It’s getting to the point that using VPN 100% of the time is required to shield yourself from mandatory metadata retention laws, telcos, governments, cyber criminals, ISPs and anyone else.
Now comes the warning that in-flight Wi-Fi is yet another place you can expect to be attacked, snooped upon and spoofed, with inflight Wi-Fi already in use in the US for years and already offered by 52 airlines worldwide.
In 2017, Wi-Fi laggards Qantas and Virgin Australia will offer in-flight Wi-Fi as reported in iTWire here.
But Australians who have travelled overseas, or anyone from anywhere who has travelled on a flight offering Wi-Fi is at risk, according to common sense, security experts and also the people at NordVPN.
Naturally, NordVPN wants to promote its VPN services for all circumstances, and has provided some interesting information in an attempt to get some publicity, which in this case, has succeeded.
The company notes that "the prevalence of US in-flight Wi-Fi alone has grown 1600-fold since 2013", and notes that, in the US, inflight Wi-Fi is "dominated by Gogo, while its two main competitors, ViaSat and GEE, use satellites exclusively for airlines such as JetBlue and Southwest".
Horrifyingly for anyone interested in actual security, NordVPN reminds us that "there's no password protection on the Wi-Fi connection, so anyone can intercept all data that's being transmitted on the wireless network".
Thus, while it’s great to go online while you are in the sky, "connecting to Gogo or other providers might mean you are giving your private data away to cybercriminals".
Indeed, NordVPN states that "airplanes are unique hacking grounds more dangerous than airports or coffee shops, as they cram passengers in one small space for hours. This gives plenty of time and opportunity for hackers to access all data that's being transmitted over open networks. Passengers who do online banking, shopping or business emailing are especially vulnerable to identity and data theft".
The company also warns of hacking devices, such as the Wi-Fi Pineapple, which "are accessible to anyone and are particularly dangerous on flights. The Pineapple, which is small enough to be stored in someone’s carry-on, pretends to be a Wi-Fi connection so when a user connects to it, they are actually connecting to a hacking device.’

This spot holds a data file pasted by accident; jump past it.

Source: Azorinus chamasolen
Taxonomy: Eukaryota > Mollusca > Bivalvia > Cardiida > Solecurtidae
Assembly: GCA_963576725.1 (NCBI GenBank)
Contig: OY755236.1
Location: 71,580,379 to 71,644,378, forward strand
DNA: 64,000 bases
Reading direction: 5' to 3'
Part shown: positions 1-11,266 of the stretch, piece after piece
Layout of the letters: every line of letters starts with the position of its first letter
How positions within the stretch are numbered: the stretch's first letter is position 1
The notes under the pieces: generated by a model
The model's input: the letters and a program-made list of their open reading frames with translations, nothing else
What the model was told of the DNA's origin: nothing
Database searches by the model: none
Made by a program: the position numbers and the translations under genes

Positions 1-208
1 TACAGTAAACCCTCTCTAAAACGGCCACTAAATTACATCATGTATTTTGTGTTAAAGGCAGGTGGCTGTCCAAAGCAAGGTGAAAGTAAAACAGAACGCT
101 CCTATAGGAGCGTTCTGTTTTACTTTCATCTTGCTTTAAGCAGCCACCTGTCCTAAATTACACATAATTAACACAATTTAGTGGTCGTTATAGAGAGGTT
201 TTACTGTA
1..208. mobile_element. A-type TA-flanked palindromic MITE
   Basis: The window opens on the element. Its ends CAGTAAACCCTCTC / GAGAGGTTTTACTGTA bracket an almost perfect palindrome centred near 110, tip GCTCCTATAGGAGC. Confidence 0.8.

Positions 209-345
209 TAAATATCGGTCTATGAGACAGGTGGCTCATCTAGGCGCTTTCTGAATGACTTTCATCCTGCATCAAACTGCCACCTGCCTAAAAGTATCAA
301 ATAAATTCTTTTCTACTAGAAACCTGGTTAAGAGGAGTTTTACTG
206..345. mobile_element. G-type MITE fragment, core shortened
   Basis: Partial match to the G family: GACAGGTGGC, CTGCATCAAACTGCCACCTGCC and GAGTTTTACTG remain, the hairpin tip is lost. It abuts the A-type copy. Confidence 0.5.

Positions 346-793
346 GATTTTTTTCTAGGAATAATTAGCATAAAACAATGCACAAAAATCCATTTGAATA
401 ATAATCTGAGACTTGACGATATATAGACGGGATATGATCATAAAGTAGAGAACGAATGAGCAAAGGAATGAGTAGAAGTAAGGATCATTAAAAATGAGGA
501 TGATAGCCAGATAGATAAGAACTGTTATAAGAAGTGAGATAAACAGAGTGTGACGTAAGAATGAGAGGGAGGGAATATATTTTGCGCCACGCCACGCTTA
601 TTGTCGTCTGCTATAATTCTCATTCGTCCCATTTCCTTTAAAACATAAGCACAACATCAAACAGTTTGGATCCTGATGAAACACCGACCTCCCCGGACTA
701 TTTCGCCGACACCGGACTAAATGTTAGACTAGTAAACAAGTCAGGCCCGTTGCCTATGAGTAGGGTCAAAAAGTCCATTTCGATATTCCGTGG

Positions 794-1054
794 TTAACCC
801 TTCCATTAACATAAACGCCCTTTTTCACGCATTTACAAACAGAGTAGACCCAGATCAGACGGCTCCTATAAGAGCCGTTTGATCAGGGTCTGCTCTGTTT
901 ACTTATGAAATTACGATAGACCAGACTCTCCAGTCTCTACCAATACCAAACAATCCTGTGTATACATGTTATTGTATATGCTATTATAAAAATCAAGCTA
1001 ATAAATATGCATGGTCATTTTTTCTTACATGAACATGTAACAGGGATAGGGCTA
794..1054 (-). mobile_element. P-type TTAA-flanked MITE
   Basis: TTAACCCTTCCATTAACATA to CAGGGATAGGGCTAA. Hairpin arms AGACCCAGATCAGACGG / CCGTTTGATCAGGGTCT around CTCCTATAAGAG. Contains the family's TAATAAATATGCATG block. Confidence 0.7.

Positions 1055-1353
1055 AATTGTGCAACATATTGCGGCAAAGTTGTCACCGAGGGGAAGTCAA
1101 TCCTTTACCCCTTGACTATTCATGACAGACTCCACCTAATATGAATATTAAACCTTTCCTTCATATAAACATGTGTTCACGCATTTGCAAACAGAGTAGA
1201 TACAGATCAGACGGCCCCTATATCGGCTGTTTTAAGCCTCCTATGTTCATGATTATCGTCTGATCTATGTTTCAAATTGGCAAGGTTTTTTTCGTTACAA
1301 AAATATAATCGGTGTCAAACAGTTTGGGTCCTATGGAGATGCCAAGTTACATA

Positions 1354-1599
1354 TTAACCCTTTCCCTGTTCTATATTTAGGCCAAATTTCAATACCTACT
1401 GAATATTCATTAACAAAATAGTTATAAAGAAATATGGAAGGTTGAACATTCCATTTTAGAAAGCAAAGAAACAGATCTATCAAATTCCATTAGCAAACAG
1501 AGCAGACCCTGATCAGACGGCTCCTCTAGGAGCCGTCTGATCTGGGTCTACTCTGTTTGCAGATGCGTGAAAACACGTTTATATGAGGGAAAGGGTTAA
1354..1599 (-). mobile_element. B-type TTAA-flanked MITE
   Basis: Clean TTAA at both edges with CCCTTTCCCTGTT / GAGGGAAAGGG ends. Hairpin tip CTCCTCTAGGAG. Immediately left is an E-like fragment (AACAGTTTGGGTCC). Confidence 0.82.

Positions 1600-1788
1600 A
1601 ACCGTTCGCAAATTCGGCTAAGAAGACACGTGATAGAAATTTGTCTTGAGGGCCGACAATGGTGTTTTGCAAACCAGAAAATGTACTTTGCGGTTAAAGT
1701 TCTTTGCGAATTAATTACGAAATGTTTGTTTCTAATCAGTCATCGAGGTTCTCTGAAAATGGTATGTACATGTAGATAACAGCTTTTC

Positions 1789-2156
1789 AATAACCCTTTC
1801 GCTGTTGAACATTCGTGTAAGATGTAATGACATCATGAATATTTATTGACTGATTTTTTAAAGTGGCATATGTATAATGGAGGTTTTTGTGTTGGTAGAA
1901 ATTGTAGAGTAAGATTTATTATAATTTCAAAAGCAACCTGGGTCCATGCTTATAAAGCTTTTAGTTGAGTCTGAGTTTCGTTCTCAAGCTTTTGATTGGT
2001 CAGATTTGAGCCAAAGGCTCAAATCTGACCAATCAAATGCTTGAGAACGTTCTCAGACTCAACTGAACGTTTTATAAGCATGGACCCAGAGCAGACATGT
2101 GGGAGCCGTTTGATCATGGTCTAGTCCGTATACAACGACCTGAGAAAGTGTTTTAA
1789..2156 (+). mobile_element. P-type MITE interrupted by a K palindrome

How can airplane passengers protect their data and securely connect to the Internet?
First, NordVPN notes that "a traveller gets to designate the Wi-Fi network as Home, Work or Public", which is true of Windows 7. But I don’t remember if Windows 8 or 10 still makes such designations.
In any case, NornVPN states that choosing "Public" is the best option, and while NordVPN doesn’t state it, this option offers very minimal protection against smart hackers.
Then there’s the warning "to make sure you are connecting to the Wi-Fi network offered on the flight, and not a look-a-like network with a similar-sounding name that might be spoofed".
However, as you’d expect NordVPN to state, "the best and most effective way for any traveller to protect their data is to use a VPN".
NordVPN tells us that "a professional VPN service encrypts all the traffic flow between the Internet and a device and helps hide an IP address. If you are a beginner, it’s best to choose a VPN that’s user-friendly".
Naturally, NordVPN bills itself as very user-friendly, and various other VPN companies make similar claims, so be sure to do your own homework on which one you think is the best for you.
That said, I’ll let NordVPN have its desired plug, which is that it has "has recently launched new Mac, Android and iOS apps (with a redesigned Windows app on the way) geared towards the everyday Internet user".
Once you’ve started the NordVPN app and have logged in with your username and password after purchasing access to the NordVPN service, you press or click the "ON button" you’ll see in the app.
The app will then choose the fastest server to connect to, in a country of your choice.
As is the case with VPN software, "that’s all it takes to hide your IP address and to start safe browsing".
Unsurprisingly, NordVPN warns users to "beware of free VPN service providers that typically rely on third party advertisers to cover the costs. Often, they are free proxy services, marketed as VPNs, when in fact proxies are not encrypted (they just change your IP address, but do not hide/encrypt it)".
Free VPN services may also be being run by hackers themselves or other nefarious agents.
Nord states: "VPNs are becoming essential in the world of tightening online security, and soon using a VPN will be as common as going online. Unfortunately, some in-flight networks cut back on security and block VPNs, but in most cases users have no obstacles for using Virtual Private Networks".
Nord also advises that "besides using a VPN, travellers should use antivirus, firewall and anti-spyware and automatically update their software" which is definitely good advice.
Of course, NordVPN has a coupon to tempt you into buying its service, with the pretext that October is "Cyber Security Awareness month".
Nord’s deal is to offer "70% off its yearly fee during the month of October. Simply go to NordVPN, choose the yearly plan, and enter 'CyberAware’ coupon code at the checkout".
More at NordVPN’s site here.